AUGUSTA, Maine — A faulty FBI software program used by the Maine State Police Crime Laboratory to determine the probability that DNA collected at the scene of a crime matches a certain individual has the potential to affect thousands of criminal convictions in Maine.
“This could be a huge issue, especially in cases where DNA evidence was a significant factor in the case,” Augusta defense attorney Walter McKee said recently in an email. “[The Maine Association of Criminal Defense Attorneys] has put out the word to its members about this incredible development to determine past cases where this could be an issue. The full impact of just how many cases this will affect won’t really be known for some time.”
One of the cases that could be affected is that of convicted murderer Jay A. Mercier, 59, of Industry. He is serving a 70-year sentence at the Maine State Prison in Warren for the July 5, 1980, slaying of 20-year-old Rita St. Peter of Anson. A jury convicted Mercier in September 2012, more than 30 years after St. Peter died.
Mercier told police he did not know St. Peter and did not take the stand in his own defense.
Andrew Benson, the assistant attorney general who prosecuted the case, said after the verdict was announced that he believed the DNA evidence played a pivotal role in the case.
“I think the critical piece of evidence in this case was the fact that Ms. St. Peter had obviously just had a sexual encounter because of the nature and the disarray of her clothing,” Benson said. “And the fact that Mr. Mercier’s DNA — his sperm — was not in her underwear, only in her [body].”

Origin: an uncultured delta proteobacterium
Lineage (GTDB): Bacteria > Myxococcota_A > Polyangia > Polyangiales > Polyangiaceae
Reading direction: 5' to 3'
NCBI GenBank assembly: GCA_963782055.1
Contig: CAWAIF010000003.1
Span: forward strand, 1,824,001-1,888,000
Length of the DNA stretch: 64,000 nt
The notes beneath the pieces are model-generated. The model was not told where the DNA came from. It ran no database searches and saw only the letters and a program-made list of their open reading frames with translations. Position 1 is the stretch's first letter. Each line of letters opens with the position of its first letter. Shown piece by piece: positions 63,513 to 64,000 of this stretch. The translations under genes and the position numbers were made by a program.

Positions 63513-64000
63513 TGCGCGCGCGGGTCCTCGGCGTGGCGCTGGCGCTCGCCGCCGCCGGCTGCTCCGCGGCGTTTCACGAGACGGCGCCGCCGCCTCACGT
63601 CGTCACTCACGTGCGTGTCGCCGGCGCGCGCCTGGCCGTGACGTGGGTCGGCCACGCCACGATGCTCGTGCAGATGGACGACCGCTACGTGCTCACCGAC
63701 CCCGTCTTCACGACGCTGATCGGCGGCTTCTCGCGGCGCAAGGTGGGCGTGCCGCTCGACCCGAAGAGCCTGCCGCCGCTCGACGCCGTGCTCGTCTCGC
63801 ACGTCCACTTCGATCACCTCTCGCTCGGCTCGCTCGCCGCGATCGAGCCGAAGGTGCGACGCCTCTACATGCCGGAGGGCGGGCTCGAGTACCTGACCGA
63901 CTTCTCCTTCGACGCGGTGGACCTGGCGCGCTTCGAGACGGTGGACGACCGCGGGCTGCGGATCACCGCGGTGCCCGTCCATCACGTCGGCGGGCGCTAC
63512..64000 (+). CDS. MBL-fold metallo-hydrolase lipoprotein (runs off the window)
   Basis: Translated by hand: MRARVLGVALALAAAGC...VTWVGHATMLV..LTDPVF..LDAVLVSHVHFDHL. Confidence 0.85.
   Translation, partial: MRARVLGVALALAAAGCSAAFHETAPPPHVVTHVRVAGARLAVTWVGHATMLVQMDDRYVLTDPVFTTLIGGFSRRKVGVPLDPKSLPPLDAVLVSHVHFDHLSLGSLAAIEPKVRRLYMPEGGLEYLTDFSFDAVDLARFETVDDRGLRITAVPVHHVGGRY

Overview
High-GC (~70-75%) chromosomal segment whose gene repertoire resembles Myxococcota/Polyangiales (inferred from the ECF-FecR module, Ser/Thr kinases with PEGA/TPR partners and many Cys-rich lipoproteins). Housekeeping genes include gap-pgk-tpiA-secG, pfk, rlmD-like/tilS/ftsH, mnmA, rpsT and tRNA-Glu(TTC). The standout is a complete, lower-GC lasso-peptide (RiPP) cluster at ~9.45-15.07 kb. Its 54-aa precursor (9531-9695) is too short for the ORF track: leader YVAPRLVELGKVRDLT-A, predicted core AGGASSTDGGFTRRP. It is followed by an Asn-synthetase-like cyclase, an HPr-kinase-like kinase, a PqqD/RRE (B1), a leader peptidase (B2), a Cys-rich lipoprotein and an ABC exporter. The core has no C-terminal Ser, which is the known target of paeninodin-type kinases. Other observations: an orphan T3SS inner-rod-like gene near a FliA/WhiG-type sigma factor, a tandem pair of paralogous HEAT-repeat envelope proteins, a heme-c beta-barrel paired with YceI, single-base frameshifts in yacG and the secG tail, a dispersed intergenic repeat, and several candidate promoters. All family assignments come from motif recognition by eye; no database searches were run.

The evidence linked Mercier to the smear slides taken from St. Peter’s body in 1980 through a discarded cigarette butt he left on the ground in January 2010 on the road outside his home during an interview with the detective assigned to cold cases. DNA taken from the cigarette matched DNA taken from St. Peter’s body in 1980.
Crime lab technician Kathy MacMillan testified at the trial that the probability of the DNA belonging to someone other than Mercier was “one in trillions.”
Mercier’s attorney, David Paris of Bath, said Friday he has asked the crime lab to recalculate the DNA probability in the case. Paris is handling Mercier’s post-conviction review but was not involved in his trial.
The retest is not expected to rule out Mercier’s DNA, but the probability that it might be someone else with the same DNA profile is expected to change, he said.
“I don’t know what the results may yield,” Paris said.
Lisa Marchese, head of the criminal division in the attorney general’s office, said Friday she’s “not expecting many, if any, convictions will be impacted.”
Penobscot County District Attorney R. Christopher Almy said it was too early to tell how many if any cases may be challenged because of the use of the faulty probability data.
The FBI in May notified labs around the country of the errors in the data used to make the statistical DNA calculations between June 1, 2010, and June 1, 2015, Lt. William Harwood, head of the crime lab, said in an Oct. 10 letter addressed to the “Criminal Justice Community.”